Oct 162014
Review: Eastern Standard TribeEastern Standard Tribe by Cory Doctorow
Published by Tor on Mar 1, 2004
Genres: Adult, Science Fiction
Format: Hardcover from Purchased
Find the book: Amazon, Goodreads
Rating: four-stars

Art is a member of the Eastern Standard Tribe, a secret society bound together by a sleep schedule. Around the world, those who wake and sleep on East Coast time find common cause with one another, cooperating, conspiring, to help each other out, coordinated by a global network of Wi-Fi, instant messaging, ubiquitous computing, and a shared love of Manhattan-style bagels.

Or perhaps not. Art is, after all, in the nuthouse. He was put there by a conspiracy of his friends and loved ones, fellow travelers from EST hidden in the bowels of Greenwich Mean Time, spies masquerading as management consultants who strive to mire Europe in oatmeal-thick bureaucracy.

Eastern Standard Tribe is a story of madness and betrayal, of society after the End of Geography, of the intangible factors that define us as a species, as a tribe, as individuals. Scathing, bitter, and funny, EST examines the immutable truths of time, of sunrise and sunset of societies smashed and rebuilt in the storm of instant, ubiquitous communication.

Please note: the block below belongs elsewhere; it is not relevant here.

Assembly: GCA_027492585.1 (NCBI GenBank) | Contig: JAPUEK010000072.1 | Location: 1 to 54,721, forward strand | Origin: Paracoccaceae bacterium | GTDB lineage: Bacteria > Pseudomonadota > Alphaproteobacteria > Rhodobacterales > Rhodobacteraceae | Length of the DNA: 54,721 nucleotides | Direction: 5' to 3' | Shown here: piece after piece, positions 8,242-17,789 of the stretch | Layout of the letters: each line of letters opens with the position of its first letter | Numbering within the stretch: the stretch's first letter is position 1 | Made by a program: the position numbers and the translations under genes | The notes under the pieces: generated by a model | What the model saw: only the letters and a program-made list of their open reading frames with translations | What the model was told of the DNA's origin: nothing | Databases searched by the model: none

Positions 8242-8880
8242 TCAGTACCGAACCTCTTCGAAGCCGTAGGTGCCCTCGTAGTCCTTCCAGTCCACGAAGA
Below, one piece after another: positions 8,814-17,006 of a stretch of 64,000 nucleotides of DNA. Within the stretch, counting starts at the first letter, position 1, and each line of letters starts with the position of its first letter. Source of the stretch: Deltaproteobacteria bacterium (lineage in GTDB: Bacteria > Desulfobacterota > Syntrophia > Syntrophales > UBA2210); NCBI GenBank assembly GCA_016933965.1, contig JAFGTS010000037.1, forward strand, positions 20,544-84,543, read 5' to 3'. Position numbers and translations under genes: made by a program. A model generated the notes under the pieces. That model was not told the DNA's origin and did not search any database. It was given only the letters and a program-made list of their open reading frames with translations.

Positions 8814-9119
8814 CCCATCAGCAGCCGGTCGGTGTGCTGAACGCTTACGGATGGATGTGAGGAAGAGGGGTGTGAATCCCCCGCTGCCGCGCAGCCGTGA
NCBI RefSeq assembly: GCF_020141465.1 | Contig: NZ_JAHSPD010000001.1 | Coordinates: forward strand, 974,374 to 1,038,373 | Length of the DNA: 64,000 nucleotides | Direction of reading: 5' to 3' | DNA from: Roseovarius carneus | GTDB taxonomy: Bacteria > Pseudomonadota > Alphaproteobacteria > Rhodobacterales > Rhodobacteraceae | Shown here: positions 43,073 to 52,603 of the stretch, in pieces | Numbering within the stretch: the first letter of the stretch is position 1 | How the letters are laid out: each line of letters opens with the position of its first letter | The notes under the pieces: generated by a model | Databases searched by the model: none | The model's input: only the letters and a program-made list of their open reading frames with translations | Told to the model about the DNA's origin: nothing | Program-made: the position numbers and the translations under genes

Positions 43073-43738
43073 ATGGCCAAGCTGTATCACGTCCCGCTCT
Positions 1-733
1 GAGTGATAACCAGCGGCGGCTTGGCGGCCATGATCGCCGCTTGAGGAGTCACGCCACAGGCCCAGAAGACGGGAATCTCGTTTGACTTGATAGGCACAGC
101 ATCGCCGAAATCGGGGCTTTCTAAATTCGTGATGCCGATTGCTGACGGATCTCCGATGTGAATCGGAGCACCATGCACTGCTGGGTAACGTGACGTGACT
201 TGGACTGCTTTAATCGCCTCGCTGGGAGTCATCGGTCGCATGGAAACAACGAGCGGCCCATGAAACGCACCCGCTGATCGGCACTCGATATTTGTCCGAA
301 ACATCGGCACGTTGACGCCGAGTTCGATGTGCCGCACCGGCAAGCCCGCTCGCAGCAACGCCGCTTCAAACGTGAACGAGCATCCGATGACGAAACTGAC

While I found this first part of the story confusing because I really didn’t understand the tribe set up, the more of the book I read, the more I enjoyed it.

The tribe set up is explained about halfway through, and it made a lot of sense. It would have been better if that explanation occurred earlier in the book, but the story wasn’t really about the time zone tribes. It was more about Art and mental health.

One thing I really like about Doctorow books is that you can either read and enjoy the story at a shallow level, or you can dig deeper into the themes and opinions and dissect them. Every one of his stories that I’ve read have a definite opinion about a topic in them, but they are woven into the plot and are supported by logic and research. There’s no half understood preaching here, instead there is a full developed debate opinion.

This book really aimed that opinion at mental health and mental illnesses, and how patients are diagnosed and treated. It was an interesting topic, and one that really made me think. Art was a good vehicle for this discussion as he was both inside the situation, but also had the capacity to analyse it from his consultant perspective.

Overall, while the story took a bit to get into, it turned out to be very thought provoking. It was a quick read, but not one that will fade from my head easily.

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